Happy birthday, Harold.
⁓The Voice before the Void
“Jesus H. Christ”
This article is about the phrase. For the religious figure, see Jesus.
“Jesus H. Christ” is a common phrase used to refer to the religious figure Jesus Christ. It is a vulgarism and is uttered in anger, surprise, or frustration, though sometimes also with humorous intent. It is not used in the context of Christian worship.
The earliest use of the phrase is unknown, but in his autobiography, Mark Twain observed that it was in general use even in his childhood. Twain refers to an episode from 1847, when he was working as a printer’s apprentice; Roger Smith tells the tale thus:
[Twain] recounts a practical joke a friend played on a revival preacher when Twain was an apprentice in a printing shop that Alexander Campbell, a famous evangelist then visiting Hannibal, hired to print a pamphlet of his sermon. While checking the galleys, Twain’s fellow apprentice, Wales McCormick, found he had to make room for some dropped words, which he managed by shortening Jesus Christ on the same line to J. C. As soon as Campbell had read the proofs, he swept indignantly into the shop and commanded McCormick, “So long as you live, don’t you ever diminish the Savior’s name again. Put it all in.” The puckish McCormick obeyed, and then some: he set Jesus H. Christ and printed up all the pamphlets.
Smith also suggests that “Jesus H. Christ” is a specifically American profanity, and indicates that at least in his experience it is uttered primarily by men.
The frequency of use of the expression – in books only – may be traced on the Google Ngram Viewer utility. It appears to have been vanishingly rare in books up to about 1930, and began a sharp ascent in frequency starting in about 1970 and continuing to the present day.
2. Stress pattern
Multiple authors emphasize the practice of placing a strong stress on the “H,” relating it in various ways to expletive infixation. British author Michael Quinion writes:
Its long survival must have a lot to do with its cadence, and the way that an especially strong stress can be placed on the H. You might also think of it as an example of emphatic infixing that loosely fits the models of words like abso-bloody-lutely or tribu-bloody-lation.
Using the name of Jesus Christ as an oath has been common for many centuries. But the precise origins of the letter “H” in the expression “Jesus H. Christ” are obscure. While many explanations have been proposed, the most widely accepted derivation is from the divine monogram of Christian symbolism. The symbol, derived from the first three letters of the Greek name of Jesus (Ἰησοῦς), is transliterated iota-eta-sigma, which can look like IHS, ΙΗC (with lunate sigma), JHS, or JHC (“J” was historically a mere variant of “I”).
For how this learned-sounding acronym could have served as the basis for vulgar slang, Smith offers the hypothesis that it was noticed by ordinary people when it was worn as a decoration on the vestments of Anglican (or, in America, Episcopal) clergy. The “JHC” variant would particularly invite interpretation of the “H” as part of a name.
If this is the most likely origin of the “H,” there remains the issue of folk etymology; that is, the sense shared by ordinary people (not necessarily historically correct) of where the “H” comes from. Here, a possible origin is the name “Harold,” which indeed is mentioned by Smith as the basis of a variant form, “Jesus Harold Christ.” The “Harold” may arise from a common misinterpretation (often by children) of the phrase in the Lord’s Prayer, “Our Father who art in heaven, hallowed be thy name.” This phrase can be mistakenly interpreted as specifying the name of the deity (“thy name is …”), rather than the correct reading, which is “may thy name be hallowed.” The confusion would arise from the phonetic similarity of “hallowed” to “Harold.”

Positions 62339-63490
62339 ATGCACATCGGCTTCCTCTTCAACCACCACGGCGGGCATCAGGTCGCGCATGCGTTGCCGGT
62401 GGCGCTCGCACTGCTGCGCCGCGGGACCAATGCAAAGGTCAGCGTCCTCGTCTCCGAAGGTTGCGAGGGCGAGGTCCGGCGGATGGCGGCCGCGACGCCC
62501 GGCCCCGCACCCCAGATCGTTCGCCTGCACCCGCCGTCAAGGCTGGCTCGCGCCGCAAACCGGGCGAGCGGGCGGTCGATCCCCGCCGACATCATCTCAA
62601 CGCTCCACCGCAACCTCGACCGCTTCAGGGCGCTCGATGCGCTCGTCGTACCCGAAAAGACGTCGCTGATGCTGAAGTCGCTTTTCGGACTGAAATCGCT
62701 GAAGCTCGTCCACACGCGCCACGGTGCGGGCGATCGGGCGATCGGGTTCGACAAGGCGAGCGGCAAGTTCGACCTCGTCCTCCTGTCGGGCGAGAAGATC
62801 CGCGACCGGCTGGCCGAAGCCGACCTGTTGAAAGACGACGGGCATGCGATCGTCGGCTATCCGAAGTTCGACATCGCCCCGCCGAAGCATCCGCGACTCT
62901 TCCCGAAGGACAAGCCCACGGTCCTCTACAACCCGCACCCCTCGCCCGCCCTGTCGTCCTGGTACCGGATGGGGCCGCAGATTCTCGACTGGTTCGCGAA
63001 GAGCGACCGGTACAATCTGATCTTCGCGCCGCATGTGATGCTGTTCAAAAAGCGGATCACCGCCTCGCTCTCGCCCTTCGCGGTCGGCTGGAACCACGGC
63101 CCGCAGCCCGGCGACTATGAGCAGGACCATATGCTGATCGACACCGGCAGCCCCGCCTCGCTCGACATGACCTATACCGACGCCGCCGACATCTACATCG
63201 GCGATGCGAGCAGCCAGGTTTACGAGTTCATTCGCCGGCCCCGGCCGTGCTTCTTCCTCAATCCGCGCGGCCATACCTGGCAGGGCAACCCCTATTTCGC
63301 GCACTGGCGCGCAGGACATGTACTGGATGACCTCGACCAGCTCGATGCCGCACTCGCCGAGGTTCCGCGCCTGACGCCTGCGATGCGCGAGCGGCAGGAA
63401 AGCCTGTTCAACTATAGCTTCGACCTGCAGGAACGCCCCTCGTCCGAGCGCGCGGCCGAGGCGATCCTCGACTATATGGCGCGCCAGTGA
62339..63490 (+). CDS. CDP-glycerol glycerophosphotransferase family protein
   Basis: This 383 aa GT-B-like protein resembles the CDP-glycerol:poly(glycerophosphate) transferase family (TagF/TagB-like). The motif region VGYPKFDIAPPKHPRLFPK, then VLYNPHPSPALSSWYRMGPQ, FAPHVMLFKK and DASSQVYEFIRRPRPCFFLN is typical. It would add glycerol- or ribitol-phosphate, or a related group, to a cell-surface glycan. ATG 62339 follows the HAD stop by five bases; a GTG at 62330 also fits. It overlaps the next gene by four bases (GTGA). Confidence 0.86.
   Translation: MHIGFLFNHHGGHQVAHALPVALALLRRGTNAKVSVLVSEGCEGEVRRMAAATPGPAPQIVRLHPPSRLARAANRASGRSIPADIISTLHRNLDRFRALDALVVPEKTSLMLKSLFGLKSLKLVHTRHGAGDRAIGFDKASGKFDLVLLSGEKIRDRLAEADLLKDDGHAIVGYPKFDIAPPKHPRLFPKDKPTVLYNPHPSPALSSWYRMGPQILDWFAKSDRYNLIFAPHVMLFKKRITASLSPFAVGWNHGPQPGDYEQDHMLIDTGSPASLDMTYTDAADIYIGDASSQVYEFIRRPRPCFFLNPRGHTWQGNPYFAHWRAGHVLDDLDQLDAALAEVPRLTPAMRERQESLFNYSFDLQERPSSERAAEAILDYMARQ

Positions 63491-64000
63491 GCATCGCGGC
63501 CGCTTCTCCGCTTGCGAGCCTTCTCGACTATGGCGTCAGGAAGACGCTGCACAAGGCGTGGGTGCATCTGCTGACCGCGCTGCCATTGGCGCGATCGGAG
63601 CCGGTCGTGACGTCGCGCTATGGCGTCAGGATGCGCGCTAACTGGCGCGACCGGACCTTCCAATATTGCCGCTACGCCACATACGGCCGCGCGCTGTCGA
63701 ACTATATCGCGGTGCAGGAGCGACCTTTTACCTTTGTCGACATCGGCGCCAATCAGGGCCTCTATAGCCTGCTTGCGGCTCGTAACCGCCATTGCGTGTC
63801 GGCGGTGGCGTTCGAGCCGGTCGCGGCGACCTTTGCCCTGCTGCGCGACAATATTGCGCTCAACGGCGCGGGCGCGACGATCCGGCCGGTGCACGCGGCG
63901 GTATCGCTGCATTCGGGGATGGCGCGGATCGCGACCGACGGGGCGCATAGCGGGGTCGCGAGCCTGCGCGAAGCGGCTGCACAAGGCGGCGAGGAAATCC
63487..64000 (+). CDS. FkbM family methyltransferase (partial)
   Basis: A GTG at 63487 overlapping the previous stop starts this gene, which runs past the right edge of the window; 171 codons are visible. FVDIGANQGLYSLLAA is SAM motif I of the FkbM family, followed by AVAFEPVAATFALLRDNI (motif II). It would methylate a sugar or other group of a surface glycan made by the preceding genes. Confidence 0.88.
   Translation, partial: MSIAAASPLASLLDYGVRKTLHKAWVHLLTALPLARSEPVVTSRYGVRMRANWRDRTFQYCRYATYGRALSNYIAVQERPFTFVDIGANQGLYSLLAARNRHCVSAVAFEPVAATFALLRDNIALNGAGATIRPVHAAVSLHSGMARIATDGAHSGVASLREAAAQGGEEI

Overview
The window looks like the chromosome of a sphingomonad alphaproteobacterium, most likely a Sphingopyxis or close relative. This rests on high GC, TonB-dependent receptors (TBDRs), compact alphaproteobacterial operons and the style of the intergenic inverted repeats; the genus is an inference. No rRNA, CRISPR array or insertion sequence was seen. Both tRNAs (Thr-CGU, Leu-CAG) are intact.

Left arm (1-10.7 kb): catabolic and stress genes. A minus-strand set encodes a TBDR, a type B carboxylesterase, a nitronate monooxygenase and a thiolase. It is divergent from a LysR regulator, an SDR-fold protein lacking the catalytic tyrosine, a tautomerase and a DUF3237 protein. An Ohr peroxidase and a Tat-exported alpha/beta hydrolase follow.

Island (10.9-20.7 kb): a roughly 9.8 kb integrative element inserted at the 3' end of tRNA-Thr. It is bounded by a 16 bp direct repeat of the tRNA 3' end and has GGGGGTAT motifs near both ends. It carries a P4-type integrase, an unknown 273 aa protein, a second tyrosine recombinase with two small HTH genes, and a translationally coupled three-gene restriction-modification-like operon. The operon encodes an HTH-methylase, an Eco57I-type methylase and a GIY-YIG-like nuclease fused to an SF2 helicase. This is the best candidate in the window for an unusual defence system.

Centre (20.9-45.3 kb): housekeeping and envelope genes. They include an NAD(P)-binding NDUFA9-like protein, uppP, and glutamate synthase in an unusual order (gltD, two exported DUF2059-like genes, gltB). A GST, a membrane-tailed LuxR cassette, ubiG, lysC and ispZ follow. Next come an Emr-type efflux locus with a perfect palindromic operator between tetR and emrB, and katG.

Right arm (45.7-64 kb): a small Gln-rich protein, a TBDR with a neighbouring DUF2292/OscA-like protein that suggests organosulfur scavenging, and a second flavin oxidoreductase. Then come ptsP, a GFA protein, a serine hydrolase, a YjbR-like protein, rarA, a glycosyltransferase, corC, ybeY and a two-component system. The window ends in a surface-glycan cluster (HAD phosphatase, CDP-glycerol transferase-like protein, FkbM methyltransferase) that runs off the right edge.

Ian Ransom reports another folk etymology in a memoir of his childhood. The context is how local adults habitually yelled at children:
I hailed from devoted Jesus H. Christ territory. As a child, “H” was a middle initial meaning “Holy” and included to honor Jesus while his name was being used to scramble young brains into malleable balls of pure fear. Most folks bellowed the simple “Jesus Christ,” so children felt privileged to hear that added “H.”
In a joke made by biology students, the “H” is said to stand for “Haploid,” the implication being that since by the doctrine of the Virgin birth Jesus had no biological father, his genome would have been inherited entirely from his mother.
4. In literature
In J.D. Salinger’s celebrated novel The Catcher in the Rye, the main character Holden Caulfield utters the expression when he has just learned that his womanizing roommate Stradlater will be going out on a date with his old friend Jane Gallagher:
“How’d she happen to mention me? Does she go to B.M. now? She said she might go there. She said might go to Shipley, too. I thought she went to Shipley. How’d she happen to mention me?” I was pretty excited. I really was.
“I don’t know, for Chrissake. Lift up, willya? You’re on my towel,” Stradlater said. I was sitting on his stupid towel.
“Jane Gallagher,” I said. I couldn’t get over it. “Jesus H. Christ.”
The intensity of Holden’s feelings becomes fully clear only later, after Stradlater returns from the date and Holden launches an ill-judged fist fight.
“Jesus H. Christ” is the first line of Edward Albee’s play Who’s Afraid of Virginia Woolf?; uttered by Martha, it is the opening salvo of a drama in which the characters express their feelings with ferocious directness. In the early 1960s, the term was considered sufficiently potent as a vulgarism that, for a Boston production, censors required that it be replaced by a euphemism, for which Albee chose “Mary H. Magdalene.”